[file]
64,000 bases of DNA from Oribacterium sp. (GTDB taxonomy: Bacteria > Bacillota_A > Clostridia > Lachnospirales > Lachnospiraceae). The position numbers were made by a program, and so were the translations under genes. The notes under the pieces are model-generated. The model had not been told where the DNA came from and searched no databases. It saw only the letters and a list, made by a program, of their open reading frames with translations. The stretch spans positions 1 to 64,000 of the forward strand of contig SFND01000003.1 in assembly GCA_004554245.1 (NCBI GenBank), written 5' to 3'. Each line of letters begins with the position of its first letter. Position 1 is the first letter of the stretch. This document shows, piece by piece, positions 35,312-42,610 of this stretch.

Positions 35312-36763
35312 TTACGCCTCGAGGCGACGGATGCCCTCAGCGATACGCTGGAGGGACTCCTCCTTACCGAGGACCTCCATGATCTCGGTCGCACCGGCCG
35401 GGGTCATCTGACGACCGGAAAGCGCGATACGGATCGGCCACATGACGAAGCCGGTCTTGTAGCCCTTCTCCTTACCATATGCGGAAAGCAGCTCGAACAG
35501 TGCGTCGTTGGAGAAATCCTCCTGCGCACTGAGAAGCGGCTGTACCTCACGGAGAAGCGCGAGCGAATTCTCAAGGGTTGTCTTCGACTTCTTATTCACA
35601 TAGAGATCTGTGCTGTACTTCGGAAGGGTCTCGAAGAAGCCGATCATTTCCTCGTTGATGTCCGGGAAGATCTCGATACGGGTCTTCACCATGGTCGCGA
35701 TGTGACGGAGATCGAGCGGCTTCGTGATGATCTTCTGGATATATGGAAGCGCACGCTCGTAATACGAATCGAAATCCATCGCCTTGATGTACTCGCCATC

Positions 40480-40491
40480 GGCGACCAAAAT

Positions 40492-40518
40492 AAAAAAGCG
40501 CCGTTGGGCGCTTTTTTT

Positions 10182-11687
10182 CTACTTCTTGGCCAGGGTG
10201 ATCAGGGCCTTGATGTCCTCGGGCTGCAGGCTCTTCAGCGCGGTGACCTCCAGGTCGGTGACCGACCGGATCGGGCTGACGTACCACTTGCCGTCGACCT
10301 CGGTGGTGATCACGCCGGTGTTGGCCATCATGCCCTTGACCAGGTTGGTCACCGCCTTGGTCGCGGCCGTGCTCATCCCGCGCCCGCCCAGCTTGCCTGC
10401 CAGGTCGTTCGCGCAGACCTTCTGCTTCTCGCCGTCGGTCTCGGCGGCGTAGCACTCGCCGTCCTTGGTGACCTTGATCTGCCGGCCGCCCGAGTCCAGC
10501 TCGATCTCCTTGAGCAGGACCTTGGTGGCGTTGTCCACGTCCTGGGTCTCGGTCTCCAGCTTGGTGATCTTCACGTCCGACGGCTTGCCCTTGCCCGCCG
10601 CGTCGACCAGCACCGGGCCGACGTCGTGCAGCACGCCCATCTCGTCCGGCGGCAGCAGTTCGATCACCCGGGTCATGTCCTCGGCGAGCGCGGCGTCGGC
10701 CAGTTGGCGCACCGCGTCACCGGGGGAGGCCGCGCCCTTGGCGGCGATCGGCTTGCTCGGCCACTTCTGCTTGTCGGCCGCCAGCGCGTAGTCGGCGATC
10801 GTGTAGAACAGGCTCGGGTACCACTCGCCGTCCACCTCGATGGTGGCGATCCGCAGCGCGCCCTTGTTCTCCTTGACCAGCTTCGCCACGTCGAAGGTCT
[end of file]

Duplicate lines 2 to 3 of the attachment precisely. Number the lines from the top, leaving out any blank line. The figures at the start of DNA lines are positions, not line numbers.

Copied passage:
Positions 35312-36763
35312 TTACGCCTCGAGGCGACGGATGCCCTCAGCGATACGCTGGAGGGACTCCTCCTTACCGAGGACCTCCATGATCTCGGTCGCACCGGCCG